Saturday, December 27, 2008

Genesis 25:1-6 Abraham Marries Keturah

Genesis 25:1-6: Now Abraham took another wife, whose name was Keturah. She bore to him Zimran and Jokshan and Medan and Midian and Ishbak and Shuah. Jokshan became the father of Sheba and Dedan. And the sons of Dedan were Asshurim and Letushim and Leummim. The sons of Midian were Ephah and Epher and Hanoch and Abida and Eldaah. All these were the sons of Keturah. Now Abraham gave all that he had to Isaac; but to the sons of his concubines, Abraham gave gifts while he was still living, and sent them away from his son Isaac eastward, to the land of the East.

After Abraham loses his wife Sarah and then marries his son Isaac off to Rebekah, he finds himself alone as far as having someone special to share life with. It is also possible, as we may deduce from Genesis 24:1 that he was in poor health given his advanced age. Hear in this passage, the text records that Abraham took another woman named Keturah to be his wife. While her nationality is not given, the Hebrew translation of her name is ‘incense’, and she did indeed provide a sweet aroma for Abraham in his old age. She bore him six sons, at least three of which also provided Abraham with grandsons. From Genesis 23:1 we know that Sarah was 127 years old when she died and from Genesis 17:17 that Abraham was ten years older. So, we can deduce that he was at least 137 years old when he married Keturah.

We do not know how old Keturah was but in all probability given that she bore Abraham at least six children, she was younger. Remarriage under these circumstances was and continues to be an acceptable practice for a believer, even at a very old age.

Keturah never became a “full-status” wife and was more in line with Abraham’s concubines. Later scripture (I Chronicles 1:32) will confirm this. Perhaps Abraham realized that no one could really replace Sarah, the mother of his chosen son, Isaac. He did not want anyone after her to be considered as having been given the same status or dignity as he had shown towards Sarah. Keturah at least, unlike his other concubines, was important enough to be named in scripture.

The text also records that he indeed officially gave all that he had to Isaac. It is possible, given the next phrase of this sentence, that the word ‘left’ (upon his death) would have been preferable. This too was evidence of how special Sarah and her offspring were to him. It is also most likely that God’s covenant with him continued to be foremost in his mind and in his wishes for the legacy he would leave behind. God’s blessing would come ultimately through Isaac. He was the son of promise. So he gets the wealth and the land.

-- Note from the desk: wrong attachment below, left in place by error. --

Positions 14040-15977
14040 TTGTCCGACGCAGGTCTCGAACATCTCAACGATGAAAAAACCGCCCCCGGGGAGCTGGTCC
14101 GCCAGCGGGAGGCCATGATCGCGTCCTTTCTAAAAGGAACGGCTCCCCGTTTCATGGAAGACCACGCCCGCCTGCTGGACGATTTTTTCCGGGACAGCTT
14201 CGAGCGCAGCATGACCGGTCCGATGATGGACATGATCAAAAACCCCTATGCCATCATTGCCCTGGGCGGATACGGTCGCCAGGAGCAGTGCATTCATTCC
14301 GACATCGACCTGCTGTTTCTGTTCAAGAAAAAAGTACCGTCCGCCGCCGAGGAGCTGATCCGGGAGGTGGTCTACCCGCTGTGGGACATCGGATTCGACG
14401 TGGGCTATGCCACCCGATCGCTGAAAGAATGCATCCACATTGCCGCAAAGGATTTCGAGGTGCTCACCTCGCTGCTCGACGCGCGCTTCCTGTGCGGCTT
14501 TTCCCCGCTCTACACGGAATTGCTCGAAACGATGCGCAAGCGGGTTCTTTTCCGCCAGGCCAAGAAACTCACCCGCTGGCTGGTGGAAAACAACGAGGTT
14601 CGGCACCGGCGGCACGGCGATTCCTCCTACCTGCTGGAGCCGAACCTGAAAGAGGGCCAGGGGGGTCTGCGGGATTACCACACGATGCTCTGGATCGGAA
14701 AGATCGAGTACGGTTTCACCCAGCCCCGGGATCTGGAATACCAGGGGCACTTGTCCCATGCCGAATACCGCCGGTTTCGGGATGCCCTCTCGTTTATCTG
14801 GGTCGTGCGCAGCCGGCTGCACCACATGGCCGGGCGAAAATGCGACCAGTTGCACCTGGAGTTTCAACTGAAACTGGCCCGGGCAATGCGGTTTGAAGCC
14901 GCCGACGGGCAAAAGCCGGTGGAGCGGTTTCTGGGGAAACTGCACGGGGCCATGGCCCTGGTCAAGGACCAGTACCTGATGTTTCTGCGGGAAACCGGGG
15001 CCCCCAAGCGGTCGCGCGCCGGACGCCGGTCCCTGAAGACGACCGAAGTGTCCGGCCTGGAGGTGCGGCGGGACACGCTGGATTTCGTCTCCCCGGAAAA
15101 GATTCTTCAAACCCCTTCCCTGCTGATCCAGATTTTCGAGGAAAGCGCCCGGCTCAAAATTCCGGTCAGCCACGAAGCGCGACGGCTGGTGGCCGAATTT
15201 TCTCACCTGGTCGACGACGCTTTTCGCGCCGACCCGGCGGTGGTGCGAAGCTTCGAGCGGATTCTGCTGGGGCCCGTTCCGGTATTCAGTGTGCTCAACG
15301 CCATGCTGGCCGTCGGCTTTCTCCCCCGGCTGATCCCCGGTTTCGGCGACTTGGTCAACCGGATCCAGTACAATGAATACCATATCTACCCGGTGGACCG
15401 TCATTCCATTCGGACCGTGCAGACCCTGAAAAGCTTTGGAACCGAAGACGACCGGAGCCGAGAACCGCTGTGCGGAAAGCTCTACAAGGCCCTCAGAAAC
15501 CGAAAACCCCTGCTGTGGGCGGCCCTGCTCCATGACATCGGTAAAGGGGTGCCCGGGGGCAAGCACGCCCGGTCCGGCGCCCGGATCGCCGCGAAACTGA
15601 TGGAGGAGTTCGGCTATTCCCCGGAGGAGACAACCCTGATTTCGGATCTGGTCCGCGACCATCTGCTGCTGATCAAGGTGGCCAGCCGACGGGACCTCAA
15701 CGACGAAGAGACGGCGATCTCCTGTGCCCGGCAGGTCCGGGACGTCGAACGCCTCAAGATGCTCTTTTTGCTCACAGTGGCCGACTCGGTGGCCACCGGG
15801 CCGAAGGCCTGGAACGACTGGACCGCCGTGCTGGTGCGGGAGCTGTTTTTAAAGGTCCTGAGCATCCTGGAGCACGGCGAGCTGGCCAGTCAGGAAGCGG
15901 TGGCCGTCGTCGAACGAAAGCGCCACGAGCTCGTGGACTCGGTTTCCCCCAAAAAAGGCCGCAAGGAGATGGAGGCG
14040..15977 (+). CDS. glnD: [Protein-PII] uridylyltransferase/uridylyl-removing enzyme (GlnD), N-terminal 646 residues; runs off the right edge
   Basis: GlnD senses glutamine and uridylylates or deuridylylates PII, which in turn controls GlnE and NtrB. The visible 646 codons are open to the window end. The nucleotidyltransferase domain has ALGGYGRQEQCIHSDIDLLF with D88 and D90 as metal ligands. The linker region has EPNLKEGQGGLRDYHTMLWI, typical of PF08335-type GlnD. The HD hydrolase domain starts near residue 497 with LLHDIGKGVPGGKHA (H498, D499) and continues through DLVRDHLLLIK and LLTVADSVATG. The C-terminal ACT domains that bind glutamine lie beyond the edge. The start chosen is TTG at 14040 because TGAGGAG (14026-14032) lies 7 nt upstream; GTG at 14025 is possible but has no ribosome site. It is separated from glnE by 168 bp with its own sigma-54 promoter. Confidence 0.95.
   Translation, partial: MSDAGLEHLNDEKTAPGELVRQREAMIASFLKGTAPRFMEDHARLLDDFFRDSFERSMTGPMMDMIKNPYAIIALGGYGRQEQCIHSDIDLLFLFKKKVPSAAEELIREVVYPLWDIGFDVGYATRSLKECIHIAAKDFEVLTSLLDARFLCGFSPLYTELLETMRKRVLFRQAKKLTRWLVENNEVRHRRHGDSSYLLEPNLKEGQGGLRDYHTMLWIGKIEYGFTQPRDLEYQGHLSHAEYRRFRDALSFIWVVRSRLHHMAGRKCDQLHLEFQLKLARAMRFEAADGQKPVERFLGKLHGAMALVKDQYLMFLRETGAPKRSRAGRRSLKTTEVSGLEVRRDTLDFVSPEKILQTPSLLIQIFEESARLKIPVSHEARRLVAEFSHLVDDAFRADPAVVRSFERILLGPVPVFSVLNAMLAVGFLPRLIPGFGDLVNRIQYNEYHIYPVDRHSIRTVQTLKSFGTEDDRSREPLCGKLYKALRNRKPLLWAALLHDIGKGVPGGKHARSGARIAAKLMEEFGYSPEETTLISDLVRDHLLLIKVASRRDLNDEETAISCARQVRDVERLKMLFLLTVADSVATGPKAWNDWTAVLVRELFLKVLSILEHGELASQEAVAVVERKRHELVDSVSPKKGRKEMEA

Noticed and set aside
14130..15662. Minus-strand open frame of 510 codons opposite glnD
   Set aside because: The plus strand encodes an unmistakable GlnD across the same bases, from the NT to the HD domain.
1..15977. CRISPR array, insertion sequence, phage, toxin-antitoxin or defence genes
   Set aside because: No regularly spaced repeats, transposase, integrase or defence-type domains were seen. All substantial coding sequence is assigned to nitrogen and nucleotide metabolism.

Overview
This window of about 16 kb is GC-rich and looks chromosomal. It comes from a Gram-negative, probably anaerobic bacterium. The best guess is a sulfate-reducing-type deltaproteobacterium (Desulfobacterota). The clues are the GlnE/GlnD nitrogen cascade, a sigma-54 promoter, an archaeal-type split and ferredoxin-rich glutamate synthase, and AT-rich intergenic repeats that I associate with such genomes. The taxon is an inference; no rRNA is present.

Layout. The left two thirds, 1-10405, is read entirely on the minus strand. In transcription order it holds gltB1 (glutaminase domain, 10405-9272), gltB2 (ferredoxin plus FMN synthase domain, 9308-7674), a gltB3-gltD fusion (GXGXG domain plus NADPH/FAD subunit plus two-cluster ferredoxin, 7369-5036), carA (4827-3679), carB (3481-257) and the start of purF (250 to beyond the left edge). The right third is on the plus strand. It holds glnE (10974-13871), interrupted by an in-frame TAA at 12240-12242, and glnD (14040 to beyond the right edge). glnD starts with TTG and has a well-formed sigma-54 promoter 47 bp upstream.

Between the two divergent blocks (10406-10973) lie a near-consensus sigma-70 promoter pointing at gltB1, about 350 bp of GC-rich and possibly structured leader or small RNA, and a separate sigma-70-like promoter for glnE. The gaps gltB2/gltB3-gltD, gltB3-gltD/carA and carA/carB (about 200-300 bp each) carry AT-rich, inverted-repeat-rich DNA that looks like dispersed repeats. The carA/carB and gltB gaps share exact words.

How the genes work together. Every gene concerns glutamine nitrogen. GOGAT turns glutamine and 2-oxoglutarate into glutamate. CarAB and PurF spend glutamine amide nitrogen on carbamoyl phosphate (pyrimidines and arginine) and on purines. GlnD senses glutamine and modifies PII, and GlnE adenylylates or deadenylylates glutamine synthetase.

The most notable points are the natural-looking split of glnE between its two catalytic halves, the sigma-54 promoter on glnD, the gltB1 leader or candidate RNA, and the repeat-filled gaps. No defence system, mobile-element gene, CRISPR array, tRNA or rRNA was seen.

Finally, it is possible that this promise of God caused him to simply allot to each of the sons of his concubines gifts while he was still living rather than through an inheritance. I have observed in various families how sometimes older parents or grandparents tend to give some children or grandchildren numerous possessions while they are still alive, but save things that are very dear to them for one or two special descendants to be received after their death. This may include a family home or investments, etc. The idea being that the others were taken care of earlier while those closer to the deceased person would be recognized with more significant giving’s after one is gone.

The other point of interest is that Abraham continued to have more than one concubine right up to his death. Certainly that was a custom of those days for those that could afford it. Concubines were not mistresses per se, but were viewed as “lesser wives” with fewer privileges. A concubine lived in a lawful marriage arrangement with a man, but her status was regarded as being less than a wife. Concubines were respected, had legal rights, and their children were regarded as legitimate, although the children of the wife (or wives) were most often given preference in matters of inheritance.

As a wise patriarch, who remembers his own experience with his nephew Lot, Abraham decides, while he is still living, to separate the sons of his concubines from Isaac. To that end, he sends them all of them away from where Isaac would remain and eastward to a very different part of the land and at some distance. He wanted to make sure that he did all he could to avoid future conflicts between Isaac, the child of promise, and his half-brothers. As the six sons of Keturah left, they settled in various parts to the south and east of what became known as Palestine and each one represented an Arab tribe. It is through these sons of Keturah’s, as well as through the descendants of Hagar’s son Ishmael (whom she bore to Abraham when Sarah gave her to him), that Abraham became “the father of many nations” as promised in Genesis 17:4. But it is through Isaac that the chosen people would come.

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